Apricot kernel refers to the seed of the fruit of Prunus armeniaca, more commonly known as the apricot tree. Because the seed is encased in an exceptionally hard shell, it is often called a “stone.” In any case, apricot kernels flavor baked goods and liquors, while oil extracted from the seed is used as cooking oil and in the manufacture of cosmetics. The kernel also yields active compounds that may have anti-cancer value, although clinical evidence is conflicting. Apricot kernel also contains a substance known to be toxic at high dosages. As with all pharmaceuticals, do not use apricot kernel preparations during pregnancy or to self-treat any condition without checking with your physician.
Apricot kernels contain a glycoside known as amygdalin, sometimes called laetrile. Although the two names are frequently used interchangeably, the American Cancer Society says that the latter term actually refers to a modified form of this substance promoted for the treatment of cancer, arthritis and high blood pressure. According to Drugs.com, the use of laetrile as a cancer treatment is currently banned in the United States and in Europe due to possible toxicity from another agent found in apricot kernels: cyanide. Despite this, research continues. A study published in the December 2002 issue of the “Journal of Pharmaceutical Sciences” reported that standardized apricot extract inhibits the expression of P-glycoprotein in the intestines, which would otherwise prevent the absorption of certain drugs. The means that apricot kernel may one day benefit patients with multidrug-resistant cancer.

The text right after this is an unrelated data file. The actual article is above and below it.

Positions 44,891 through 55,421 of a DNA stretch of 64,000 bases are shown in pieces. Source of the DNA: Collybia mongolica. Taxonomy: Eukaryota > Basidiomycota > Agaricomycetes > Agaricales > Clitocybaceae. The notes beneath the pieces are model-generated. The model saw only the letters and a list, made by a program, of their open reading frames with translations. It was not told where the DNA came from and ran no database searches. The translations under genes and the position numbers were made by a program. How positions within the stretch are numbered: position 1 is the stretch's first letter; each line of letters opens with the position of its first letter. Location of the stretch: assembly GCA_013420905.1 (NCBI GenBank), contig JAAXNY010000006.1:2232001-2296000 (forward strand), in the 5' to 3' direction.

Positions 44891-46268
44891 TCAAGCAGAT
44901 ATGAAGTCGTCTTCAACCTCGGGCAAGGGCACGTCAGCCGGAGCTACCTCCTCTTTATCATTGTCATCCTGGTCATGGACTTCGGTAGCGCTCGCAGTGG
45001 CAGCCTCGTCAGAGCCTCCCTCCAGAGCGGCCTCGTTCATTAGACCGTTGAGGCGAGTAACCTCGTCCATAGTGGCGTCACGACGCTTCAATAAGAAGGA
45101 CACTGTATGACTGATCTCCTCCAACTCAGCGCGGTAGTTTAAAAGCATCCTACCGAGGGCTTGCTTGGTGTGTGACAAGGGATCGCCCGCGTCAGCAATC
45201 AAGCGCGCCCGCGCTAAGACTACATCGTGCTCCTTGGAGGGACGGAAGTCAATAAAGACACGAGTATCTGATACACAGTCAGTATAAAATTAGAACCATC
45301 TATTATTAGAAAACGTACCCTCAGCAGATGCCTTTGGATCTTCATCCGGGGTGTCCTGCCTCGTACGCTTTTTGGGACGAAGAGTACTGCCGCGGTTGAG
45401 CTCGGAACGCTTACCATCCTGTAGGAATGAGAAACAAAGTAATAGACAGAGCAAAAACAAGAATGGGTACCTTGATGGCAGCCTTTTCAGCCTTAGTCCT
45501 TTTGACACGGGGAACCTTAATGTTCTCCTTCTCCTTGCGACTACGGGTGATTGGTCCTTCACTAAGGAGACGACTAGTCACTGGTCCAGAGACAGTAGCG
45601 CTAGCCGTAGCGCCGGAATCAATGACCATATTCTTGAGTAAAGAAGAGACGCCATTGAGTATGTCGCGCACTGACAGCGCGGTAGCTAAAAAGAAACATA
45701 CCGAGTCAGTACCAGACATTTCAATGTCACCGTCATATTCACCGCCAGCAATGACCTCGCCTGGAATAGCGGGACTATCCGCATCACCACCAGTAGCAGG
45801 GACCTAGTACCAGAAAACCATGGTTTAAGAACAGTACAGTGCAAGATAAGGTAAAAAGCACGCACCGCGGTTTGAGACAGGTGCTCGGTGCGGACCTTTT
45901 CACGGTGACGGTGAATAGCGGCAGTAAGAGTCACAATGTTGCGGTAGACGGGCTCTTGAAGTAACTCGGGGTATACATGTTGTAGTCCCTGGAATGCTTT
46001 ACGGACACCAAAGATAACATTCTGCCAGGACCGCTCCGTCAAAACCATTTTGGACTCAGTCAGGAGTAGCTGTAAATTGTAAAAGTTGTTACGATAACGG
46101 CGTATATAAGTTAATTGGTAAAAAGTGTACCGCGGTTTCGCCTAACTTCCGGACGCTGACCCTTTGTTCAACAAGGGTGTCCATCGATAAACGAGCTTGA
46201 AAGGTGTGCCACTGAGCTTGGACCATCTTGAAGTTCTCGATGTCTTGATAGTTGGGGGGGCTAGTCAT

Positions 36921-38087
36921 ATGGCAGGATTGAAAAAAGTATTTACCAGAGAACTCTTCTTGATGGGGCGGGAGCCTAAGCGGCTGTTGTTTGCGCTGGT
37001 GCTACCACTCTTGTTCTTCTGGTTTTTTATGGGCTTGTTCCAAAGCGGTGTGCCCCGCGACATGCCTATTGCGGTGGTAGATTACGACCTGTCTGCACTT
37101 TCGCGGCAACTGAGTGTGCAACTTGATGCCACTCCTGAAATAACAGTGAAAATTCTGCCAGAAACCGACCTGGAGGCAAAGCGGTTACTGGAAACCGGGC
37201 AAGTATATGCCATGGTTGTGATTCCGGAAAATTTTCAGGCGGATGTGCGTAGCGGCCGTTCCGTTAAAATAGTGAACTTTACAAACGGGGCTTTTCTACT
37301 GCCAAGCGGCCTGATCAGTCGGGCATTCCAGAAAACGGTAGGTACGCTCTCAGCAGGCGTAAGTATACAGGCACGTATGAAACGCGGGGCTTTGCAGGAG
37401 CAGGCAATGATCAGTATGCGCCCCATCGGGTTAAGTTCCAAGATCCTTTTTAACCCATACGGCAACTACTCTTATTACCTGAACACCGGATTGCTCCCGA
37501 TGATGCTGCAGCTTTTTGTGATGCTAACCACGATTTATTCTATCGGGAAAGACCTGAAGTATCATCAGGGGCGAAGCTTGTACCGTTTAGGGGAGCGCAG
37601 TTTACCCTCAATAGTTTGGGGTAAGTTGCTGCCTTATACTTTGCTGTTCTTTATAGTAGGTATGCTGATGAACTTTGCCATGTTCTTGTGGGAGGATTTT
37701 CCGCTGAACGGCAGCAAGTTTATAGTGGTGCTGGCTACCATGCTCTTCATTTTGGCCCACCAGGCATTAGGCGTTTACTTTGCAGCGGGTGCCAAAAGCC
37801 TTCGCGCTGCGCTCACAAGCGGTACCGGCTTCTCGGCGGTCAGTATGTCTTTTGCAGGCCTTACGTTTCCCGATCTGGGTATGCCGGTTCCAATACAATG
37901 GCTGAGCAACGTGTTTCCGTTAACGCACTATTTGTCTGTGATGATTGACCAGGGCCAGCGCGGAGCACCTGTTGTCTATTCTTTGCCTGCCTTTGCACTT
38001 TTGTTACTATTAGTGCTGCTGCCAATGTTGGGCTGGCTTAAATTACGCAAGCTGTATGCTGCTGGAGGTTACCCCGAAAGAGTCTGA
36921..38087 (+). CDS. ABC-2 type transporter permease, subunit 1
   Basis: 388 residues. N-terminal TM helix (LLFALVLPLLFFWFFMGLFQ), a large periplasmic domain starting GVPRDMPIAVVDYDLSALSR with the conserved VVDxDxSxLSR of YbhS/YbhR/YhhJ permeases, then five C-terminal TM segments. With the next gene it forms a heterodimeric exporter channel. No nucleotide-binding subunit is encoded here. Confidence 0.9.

Apricot kernel extract is used to flavor the traditional Italian liquor known as amaretto and to enhance almond biscotti cookies, while apricot kernel oil is used for cooking. According to the nutrient database compiled by the U.S. Department of Agriculture, apricot kernel oil contains vitamin E and a variety of essential fatty acids and plant sterols.
Apricot kernel oil is used to make a variety of cosmetics, most notably skin lotions and creams. Applied “neat,” or undiluted, apricot kernel oil is readily absorbed into the skin without leaving a greasy residue. It is particularly beneficial for dry, mature skin. Although no oil can “nourish” skin from the outside, the fatty acids and sterols in apricot kernel oil help to moisturize the outer layer of the skin and minimize the effects of photo-aging, or sun damage.
Some people have allergic reactions to apricot kernel. Poisoning occurs from ingesting the kernels because an enzyme called beta-glucuronidase converts amygdalin into hydrogen cyanide in the intestines. The risk of toxicity is increased by taking high doses of vitamin C or by eating foods high in beta-glucosidase, such as peaches, celery, carrots and bean sprouts.
- American Cancer Society: Laetrilerel="nofollow"
- Drugs.com: Complete Apricot Informationrel="nofollow"
- “Journal of Pharmaceutical Sciences”; Apricot Extract Inhibits the P-gp-mediated Efflux of Talinolol; S. Deferme, et al.; 2002rel="nofollow"
- USDA National Nutrient Database for Standard Reference: Oil, Apricot Kernel; Release 23 (2010)rel="nofollow"
- Comstock/Comstock/Getty Images
This article reflects the views of the writer and does not necessarily reflect the views of Jillian Michaels or JillianMichaels.com.